The instant invention confers many benefits over prior art arterial blood sampling systems. These advantages include: decreased exposure risk for healthcare professionals; elimination of the need to discard patient blood; and decreased incidence of catheter-related sepsis. In addition, the present invention does not dilute the sample, provides an adequate blood sample volume, and reduces the potential for contamination and blood leakage.
FIG. 1 is a schematic view of a system for sampling arterial blood from a patient in accordance with the present invention.
FIG. 2 is a schematic view of a minimizer system which is a component of FIG. 1.
FIG. 1 is a schematic view of a system for sampling arterial blood from a patient in accordance with the present invention. The system includes reservoir 2 containing saline (or another suitable liquid for infusion into a patient) which is connected by connector 4 to conduit 8. Fluid flow from reservoir 2 may be halted with valve 6 (known as a roller clamp). Conduit 8 is joined to valve 12 at junction 30 immediately after limit location 10.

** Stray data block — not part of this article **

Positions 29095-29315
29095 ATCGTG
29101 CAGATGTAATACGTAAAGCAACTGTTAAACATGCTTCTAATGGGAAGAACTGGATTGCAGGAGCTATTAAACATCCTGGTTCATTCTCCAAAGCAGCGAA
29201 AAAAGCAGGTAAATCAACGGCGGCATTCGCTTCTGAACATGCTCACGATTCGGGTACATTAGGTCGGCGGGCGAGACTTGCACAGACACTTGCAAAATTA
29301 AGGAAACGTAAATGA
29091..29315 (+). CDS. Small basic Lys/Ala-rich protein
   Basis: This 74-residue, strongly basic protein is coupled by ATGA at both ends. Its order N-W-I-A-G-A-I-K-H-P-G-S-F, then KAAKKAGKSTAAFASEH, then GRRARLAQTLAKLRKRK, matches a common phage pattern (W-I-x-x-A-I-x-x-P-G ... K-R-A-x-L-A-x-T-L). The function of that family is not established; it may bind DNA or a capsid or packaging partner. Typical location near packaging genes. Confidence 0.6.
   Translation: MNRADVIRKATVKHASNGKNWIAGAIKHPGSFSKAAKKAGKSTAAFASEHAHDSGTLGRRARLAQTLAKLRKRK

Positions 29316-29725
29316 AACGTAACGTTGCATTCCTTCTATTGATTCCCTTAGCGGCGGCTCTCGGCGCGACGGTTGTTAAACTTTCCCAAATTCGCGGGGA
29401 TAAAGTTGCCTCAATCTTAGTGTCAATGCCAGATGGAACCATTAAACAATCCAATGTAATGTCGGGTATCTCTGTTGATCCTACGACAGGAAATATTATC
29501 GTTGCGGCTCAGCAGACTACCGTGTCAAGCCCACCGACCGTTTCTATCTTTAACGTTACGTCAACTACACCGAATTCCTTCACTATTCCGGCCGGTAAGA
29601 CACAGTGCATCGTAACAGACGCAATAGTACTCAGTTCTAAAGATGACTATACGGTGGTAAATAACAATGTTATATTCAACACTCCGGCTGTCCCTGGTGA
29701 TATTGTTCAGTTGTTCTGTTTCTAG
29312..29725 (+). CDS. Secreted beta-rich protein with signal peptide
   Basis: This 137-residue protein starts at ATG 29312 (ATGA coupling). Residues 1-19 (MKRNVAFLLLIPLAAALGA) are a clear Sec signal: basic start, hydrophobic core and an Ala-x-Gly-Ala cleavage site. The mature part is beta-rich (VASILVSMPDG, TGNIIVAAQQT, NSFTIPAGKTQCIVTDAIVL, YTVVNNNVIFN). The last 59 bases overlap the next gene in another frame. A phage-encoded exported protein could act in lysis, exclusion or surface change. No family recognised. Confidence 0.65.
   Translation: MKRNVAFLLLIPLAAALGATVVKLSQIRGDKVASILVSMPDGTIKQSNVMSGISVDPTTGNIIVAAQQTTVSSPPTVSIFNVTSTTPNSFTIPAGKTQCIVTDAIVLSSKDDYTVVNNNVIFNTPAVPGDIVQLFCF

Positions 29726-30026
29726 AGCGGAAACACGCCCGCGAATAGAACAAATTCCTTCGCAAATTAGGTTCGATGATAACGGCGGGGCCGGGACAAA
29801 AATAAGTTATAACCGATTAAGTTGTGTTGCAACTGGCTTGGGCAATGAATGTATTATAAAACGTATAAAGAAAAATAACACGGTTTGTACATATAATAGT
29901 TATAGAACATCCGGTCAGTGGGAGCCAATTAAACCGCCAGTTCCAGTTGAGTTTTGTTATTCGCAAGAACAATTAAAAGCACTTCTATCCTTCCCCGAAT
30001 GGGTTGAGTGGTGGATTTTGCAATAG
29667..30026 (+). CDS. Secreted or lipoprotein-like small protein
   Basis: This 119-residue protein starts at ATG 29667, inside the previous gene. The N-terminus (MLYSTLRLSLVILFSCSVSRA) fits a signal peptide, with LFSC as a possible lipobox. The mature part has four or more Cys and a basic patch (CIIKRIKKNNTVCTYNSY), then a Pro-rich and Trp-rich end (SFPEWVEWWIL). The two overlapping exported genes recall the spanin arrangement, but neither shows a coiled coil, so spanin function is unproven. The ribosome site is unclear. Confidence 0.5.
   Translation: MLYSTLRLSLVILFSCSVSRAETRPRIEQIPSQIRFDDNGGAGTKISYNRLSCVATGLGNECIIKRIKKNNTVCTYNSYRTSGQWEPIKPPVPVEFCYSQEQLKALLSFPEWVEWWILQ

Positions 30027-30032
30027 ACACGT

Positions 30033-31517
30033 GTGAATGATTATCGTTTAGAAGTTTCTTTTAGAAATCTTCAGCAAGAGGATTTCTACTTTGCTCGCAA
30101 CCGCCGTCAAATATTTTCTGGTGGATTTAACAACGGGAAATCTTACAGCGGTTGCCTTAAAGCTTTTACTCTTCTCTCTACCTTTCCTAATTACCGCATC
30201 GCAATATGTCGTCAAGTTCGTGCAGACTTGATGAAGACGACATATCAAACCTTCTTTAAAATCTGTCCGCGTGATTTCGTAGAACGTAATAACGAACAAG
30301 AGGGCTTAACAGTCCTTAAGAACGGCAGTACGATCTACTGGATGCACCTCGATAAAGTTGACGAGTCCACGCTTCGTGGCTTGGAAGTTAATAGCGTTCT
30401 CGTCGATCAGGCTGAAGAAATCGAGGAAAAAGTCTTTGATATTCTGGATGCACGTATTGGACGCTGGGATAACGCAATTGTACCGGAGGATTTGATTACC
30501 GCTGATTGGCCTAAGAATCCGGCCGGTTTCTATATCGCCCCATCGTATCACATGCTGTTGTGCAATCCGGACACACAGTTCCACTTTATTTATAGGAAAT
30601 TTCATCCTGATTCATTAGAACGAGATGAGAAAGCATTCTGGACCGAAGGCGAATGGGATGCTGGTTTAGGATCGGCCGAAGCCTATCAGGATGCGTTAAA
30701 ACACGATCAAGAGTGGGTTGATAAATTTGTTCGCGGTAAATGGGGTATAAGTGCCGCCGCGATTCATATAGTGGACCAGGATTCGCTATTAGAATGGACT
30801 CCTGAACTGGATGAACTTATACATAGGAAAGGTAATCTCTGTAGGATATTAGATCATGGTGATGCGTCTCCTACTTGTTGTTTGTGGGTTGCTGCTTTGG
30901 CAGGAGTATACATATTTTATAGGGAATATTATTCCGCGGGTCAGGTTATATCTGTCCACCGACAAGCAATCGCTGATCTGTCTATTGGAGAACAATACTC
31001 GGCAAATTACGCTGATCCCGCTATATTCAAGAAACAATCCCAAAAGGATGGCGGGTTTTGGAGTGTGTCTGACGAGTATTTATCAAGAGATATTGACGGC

Calibration port 14 having valve 16 is positioned in conduit 8 proximate to valve 12. Positioned within conduit 8 is transducer connection 18 which is coupled to transducer housing 22 in order to measure the patient's blood pressure. This information is provided to a conventional electronic digital read-out (not shown) via connector 24. Thus, the transducer measures the pressure of any liquid passing through conduit connection 18. Suitable transducers are well known in the art with examples being found in the Safedraw™, SECURE™, and V.A.M.P.™ systems described above. The flow rate of liquid in conduit 8 from reservoir 2 can be controlled at two levels by lever 20. At its normally-maintained orientation, lever 20 partially blocks fluid flow in conduit 8 to permit a low flow rate from reservoir 2 to the patient. This is useful for normal dripping of saline to the patient. When lever 20 is held in a depressed position by the hospital operator, lever 20 no longer even partially blocks conduit 8 and, instead, permits a high fluid flow rate for as long as the operator depresses lever 20. This position of lever 20 facilitates flushing the system as described below.